Last time out I listed what I thought were the six best Royal Rumble matches. However, the Rumble event has always been about more than just the Rumble itself, with some real gems to be found on quite a few of the undercards. Because there’s been so many Rumble events, I decided to split the Non-Rumble matches into three different segments, 1988-1998, 1999-2008 and 2009-2018.
As always, these are just my own personal picks. This isn’t supposed to be some sort of objective list or anything. If I leave out a match that you think warrants inclusion, then please feel free to put it down in the comments section below. As with previous lists, I’ll be listing the matches in chronological order.
So without further to do, let’s get to it!
Royal Rumble 1988
Two out of Three Falls
The Jumping Bomb Angels (Noriyo Tateno & Itsuki Yamazaki) Vs The Glamour Girls (Judy Martin and Leilani Kai)
Contrary to what WWE may tell you, the company once had Tag Team Titles for women many years before they announced the upcoming new ones. Why WWE keeps acting like they’ve never had women’s tag titles when there’s proof of them existing ON THEIR OWN NETWORK is beyond me, but then so is much of what WWE says and does these days.
Like all matches involving Joshi wrestlers, this starts out with the Bomb Angels sprinting across the ring for a front dropkick (Seriously, the majority of Joshi matches I’ve watched start that way. It’s like their version of a lock up) and that’s the first suggestion that this isn’t going to be a standard 80’s style WWF match.
The Bomb Angels hit lightning fast moves, moves which quite a lot of the men in the company weren’t capable of hitting at the time, and they get pretty over with a potentially cynical crowd as consequence. The reaction for a double Figure Four spot in spectacular is something to behold, as the crowd collectively lose their marbles. Martin and Kai deserve plenty of credit for the quality of the bout as well however, as they are not only good bases for their more high flying foes but they also stooge and sell fantastically to get their futuristic offence over.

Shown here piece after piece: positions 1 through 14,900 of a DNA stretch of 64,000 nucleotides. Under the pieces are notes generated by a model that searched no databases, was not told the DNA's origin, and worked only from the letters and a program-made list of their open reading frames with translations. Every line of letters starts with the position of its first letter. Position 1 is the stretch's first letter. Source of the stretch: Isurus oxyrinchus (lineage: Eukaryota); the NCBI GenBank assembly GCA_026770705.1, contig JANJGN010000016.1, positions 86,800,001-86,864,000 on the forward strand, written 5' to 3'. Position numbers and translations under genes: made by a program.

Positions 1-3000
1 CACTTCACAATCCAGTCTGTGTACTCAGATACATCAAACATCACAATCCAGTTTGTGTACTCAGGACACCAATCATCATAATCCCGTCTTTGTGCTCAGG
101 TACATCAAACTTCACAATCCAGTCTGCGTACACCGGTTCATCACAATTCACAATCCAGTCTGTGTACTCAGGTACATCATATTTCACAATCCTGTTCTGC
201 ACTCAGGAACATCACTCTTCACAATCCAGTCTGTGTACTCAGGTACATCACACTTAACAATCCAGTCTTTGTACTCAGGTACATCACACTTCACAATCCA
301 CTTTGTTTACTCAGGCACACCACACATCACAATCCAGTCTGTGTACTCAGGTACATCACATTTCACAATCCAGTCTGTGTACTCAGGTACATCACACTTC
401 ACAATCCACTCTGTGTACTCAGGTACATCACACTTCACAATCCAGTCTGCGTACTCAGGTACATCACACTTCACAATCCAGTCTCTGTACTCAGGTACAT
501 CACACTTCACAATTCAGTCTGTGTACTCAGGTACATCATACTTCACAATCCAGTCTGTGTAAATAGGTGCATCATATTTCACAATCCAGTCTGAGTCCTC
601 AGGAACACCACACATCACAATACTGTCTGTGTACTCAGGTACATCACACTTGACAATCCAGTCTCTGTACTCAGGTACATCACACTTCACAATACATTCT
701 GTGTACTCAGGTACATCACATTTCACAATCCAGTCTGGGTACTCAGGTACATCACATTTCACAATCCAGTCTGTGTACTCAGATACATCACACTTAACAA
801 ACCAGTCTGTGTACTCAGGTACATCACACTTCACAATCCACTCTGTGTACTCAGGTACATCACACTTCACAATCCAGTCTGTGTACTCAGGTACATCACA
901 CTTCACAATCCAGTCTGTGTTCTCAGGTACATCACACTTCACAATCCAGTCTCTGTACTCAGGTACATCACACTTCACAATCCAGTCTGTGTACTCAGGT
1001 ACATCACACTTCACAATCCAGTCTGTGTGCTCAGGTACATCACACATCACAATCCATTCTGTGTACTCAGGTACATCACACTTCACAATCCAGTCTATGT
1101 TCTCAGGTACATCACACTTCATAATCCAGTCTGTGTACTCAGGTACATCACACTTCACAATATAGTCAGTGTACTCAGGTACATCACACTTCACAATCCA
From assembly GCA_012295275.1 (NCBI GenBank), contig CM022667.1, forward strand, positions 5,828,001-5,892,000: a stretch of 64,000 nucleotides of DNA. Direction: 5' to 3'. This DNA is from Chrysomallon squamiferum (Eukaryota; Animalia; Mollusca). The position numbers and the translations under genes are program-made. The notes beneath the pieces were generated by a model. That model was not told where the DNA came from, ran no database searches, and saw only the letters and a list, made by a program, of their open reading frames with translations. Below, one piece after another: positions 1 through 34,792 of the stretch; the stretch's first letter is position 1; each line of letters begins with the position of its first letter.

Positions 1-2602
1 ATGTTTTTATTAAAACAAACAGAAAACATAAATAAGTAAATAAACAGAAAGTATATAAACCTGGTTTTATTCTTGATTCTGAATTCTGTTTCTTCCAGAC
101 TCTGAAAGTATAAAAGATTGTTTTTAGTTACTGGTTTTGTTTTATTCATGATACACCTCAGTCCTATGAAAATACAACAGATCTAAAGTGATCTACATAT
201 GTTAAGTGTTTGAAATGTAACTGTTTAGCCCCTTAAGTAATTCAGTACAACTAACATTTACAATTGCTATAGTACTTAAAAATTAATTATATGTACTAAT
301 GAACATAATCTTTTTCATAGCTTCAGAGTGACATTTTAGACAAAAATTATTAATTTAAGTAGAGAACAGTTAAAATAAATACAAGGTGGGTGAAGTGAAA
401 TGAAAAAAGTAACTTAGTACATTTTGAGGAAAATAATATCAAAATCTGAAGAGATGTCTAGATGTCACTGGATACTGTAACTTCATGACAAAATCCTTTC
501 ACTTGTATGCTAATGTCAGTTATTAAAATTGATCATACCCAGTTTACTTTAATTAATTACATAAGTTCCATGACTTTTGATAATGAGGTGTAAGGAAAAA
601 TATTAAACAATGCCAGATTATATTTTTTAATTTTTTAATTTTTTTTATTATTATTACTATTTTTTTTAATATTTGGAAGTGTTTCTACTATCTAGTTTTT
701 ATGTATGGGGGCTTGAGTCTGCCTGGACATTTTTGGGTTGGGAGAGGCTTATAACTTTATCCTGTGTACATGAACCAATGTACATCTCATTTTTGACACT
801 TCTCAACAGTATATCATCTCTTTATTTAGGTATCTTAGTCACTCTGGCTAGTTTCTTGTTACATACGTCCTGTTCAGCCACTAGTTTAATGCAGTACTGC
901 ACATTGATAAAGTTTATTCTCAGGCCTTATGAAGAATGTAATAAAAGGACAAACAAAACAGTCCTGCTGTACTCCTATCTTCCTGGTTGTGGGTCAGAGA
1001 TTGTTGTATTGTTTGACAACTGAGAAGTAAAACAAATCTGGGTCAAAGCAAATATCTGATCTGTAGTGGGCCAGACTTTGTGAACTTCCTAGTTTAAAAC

The biggest compliment I can give this match is that, even today, it still feels like contemporary match in many ways. If the women in WWE did a match like this today, it would still be universally liked. I’ll be honest and say that I’ve never been a huge fan of Joshi wrestling, mainly because I’m not and have never been a 13 year old Japanese girl, but I’ve always been impressed with the athleticism on display when I’ve watched it.
It really is kind of terrifying when you consider how much better the Angels were than the majority of even the male roster at this time. This really is a superb match and well worth a look if you’ve ever wondered why Japanese women’s wrestling has such a big reputation online.
Royal Rumble 1991
The Rockers (Shawn Michaels and Marty Jannetty) Vs The Orient Express (Kato and Tanaka)
You could argue that either this or Mania VII was the peak for The Rockers as a team, as they had credibility with the fans and were having plenty of great matches on the big events. This one usually comes up when discussing great opening matches, and for good reason. Both teams start the show off hot here by going 100 miles an hour right out of the gate, as The Rockers clear the ring and hit stereo dives onto their faux Japanese enemies.
Once things settle down, the two teams go on to have an excellent tag team battle, with a prolonged babyface shine for The Rockers until the devious Mr. Fuji intervenes so that his team can get the heat on Michaels. It’s an excellent story of Good Vs Evil, as the Orients bump around like crash dummies to try and get The Rockers over, before heeling it up in the heat to great effect.
The execution is on point, the story is there and the crowd are into everything, going completely nuts when The Rockers snatch a win out of nowhere thanks to Jannetty countering an Orient double team into a sunset flip. You didn’t always see such high flying and high impact matches like this on WWF pay per views from this era, but both of these teams had amazing chemistry and weren’t afraid to get aerial if it added to the match. Definitely seek this out if you’ve never seen it, it’s a tag team wrestling showcase to be treasured.
Royal Rumble 1992
Rowdy Roddy Piper Vs The Mountie